In addition, if you’re considering an advisor who works for a large company, ask for a sample portfolio and try to determine if he/she always recommends the firm’s funds. Also ask about costs, including bid ask spreads, market impact costs, 12b1 fees, commissions, advisor fees, etc. It’s a lot of work—but when you have an advisor you trust, you’ll be able to sleep soundly knowing that your assets are in good hands.

U.S. Estate and Gift Tax Traps for Non-U.S. Citizens

Posted by admin on Friday, January 31st, 2014 at 5:05 pm    

In addition to taxing income, the United States imposes a tax on the transfer of assets from one person to another and a lack of planning can lead to financial disaster. The rules are complex and differ depending upon whether the gift is made during the giftor’s lifetime or at death. The tax is imposed on citizens and non-citizens alike.

Planning involves understanding the taxes, what transfers are subject to tax, and upon what typesof property they are imposed.

Type of Property
Which taxes apply to a transfer of property depends upon whether it is classified as intangibleproperty or property not intangible property (referred to as tangible property in this summary) and whether it’s a gift tax or estate tax.

Gift Tax
Under Section 2501(a)(1), a tax is imposed on the transfer of property by gift by an individual,whether such person is a resident or non-resident. An exception to this rule is that a non-resident can transfer intangible property without a gift tax.

We must first understand what is considered tangible property. Tangible property includes: real property within the U.S., tangible personal property such as artwork, jewelry, furniture, and collectibles situated within the U.S., and U.S. or foreign currency or cash within the U.S.

Intangible property is property not included above regardless of where the property is located. This means stock in U.S. corporations, interests in partnerships or LLCs, mutual funds, bank and brokerage accounts, fiduciary accounts and life insurance policies, even if located in the U.S., are considered intangible property for purposes of gift tax. And are therefore not subject to tax on lifetime gift transfers.

Estate Tax
The estate tax is imposed upon all assets of U.S. citizens and non-citizen residents regardless of the type or location of the property.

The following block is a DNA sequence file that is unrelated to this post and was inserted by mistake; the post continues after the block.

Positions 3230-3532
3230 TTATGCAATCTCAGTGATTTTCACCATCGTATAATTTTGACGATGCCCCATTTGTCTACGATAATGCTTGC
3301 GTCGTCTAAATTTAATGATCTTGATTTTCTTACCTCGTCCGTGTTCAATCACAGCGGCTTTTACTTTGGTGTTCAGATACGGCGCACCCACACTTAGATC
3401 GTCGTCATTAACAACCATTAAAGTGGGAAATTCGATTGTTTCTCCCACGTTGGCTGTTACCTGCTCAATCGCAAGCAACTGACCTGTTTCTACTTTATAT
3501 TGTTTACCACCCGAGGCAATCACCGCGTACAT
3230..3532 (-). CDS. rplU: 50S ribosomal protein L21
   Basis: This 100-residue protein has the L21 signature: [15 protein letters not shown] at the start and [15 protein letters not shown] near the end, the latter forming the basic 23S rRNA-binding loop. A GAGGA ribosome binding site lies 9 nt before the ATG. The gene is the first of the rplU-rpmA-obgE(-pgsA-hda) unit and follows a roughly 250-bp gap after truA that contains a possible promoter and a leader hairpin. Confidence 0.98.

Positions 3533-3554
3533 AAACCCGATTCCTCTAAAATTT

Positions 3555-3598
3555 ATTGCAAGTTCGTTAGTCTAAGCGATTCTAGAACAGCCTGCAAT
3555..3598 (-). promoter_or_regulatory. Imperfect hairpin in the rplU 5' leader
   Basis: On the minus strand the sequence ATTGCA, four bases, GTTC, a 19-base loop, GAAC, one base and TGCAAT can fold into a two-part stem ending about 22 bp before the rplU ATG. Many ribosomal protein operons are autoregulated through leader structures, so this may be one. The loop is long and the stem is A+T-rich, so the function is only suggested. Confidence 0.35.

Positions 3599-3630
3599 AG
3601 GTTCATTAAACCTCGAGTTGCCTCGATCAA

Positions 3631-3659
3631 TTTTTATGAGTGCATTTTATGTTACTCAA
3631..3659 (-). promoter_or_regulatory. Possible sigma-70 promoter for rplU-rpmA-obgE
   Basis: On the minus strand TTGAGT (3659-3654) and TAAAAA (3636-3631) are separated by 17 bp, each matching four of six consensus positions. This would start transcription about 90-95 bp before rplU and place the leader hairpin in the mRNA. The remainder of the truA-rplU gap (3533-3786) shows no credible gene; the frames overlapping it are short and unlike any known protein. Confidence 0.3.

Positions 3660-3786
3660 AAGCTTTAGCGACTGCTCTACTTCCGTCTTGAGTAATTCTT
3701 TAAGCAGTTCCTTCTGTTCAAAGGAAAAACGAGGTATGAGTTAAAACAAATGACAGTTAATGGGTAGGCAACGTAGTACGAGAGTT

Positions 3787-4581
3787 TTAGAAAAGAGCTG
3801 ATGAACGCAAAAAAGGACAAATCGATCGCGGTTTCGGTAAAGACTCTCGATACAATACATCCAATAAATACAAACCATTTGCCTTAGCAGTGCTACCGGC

A non-citizen/non-resident must pay an estate tax on all U.S. situs assets, including: tangibleproperty such as cash located in the U.S., shares of U.S. corporations, the value of an annuity or life insurance policy issued by a U.S. insurance company on the life of another, and otherintangible property if the property is used in conjunction with U.S. trade or a U.S. based business,including the bank or brokerage accounts of such business or trade if on deposit (even with a branch of a foreign bank) in the U.S.

For gift tax purposes, an individual is a resident if that person is domiciled in the U.S. at the time of the gift. For estate tax purposes, a person is a resident decedent if the person is domiciled in the U.S. at the time of his or her death.
As defined by the U.S. Treasury Regulations, “A person acquires a domicile in a place by living there, for even a brief period of time, with no definite present intention of later removing therefrom. Residence without the requisite intention to remain indefinitely will not suffice to constitute domicile, nor will intention to change domicile effect such a change unless accompanied by actual removal.”

In practice, domicile is a factual issue based on various factors, none of which are determinative.These factors include length of time spent in the U.S. and abroad, size, cost and nature of the decedent’s houses or other residence (whether owned or rented), location of the decedent’s family and close friends, visa status, location of decedent’s business interests and voting records, anddeclaration of residence in one’s wills, trusts, deeds, etc.

Accordingly, an individual who maintains a residence in the U.S. might not be domiciled there for transfer tax purposes.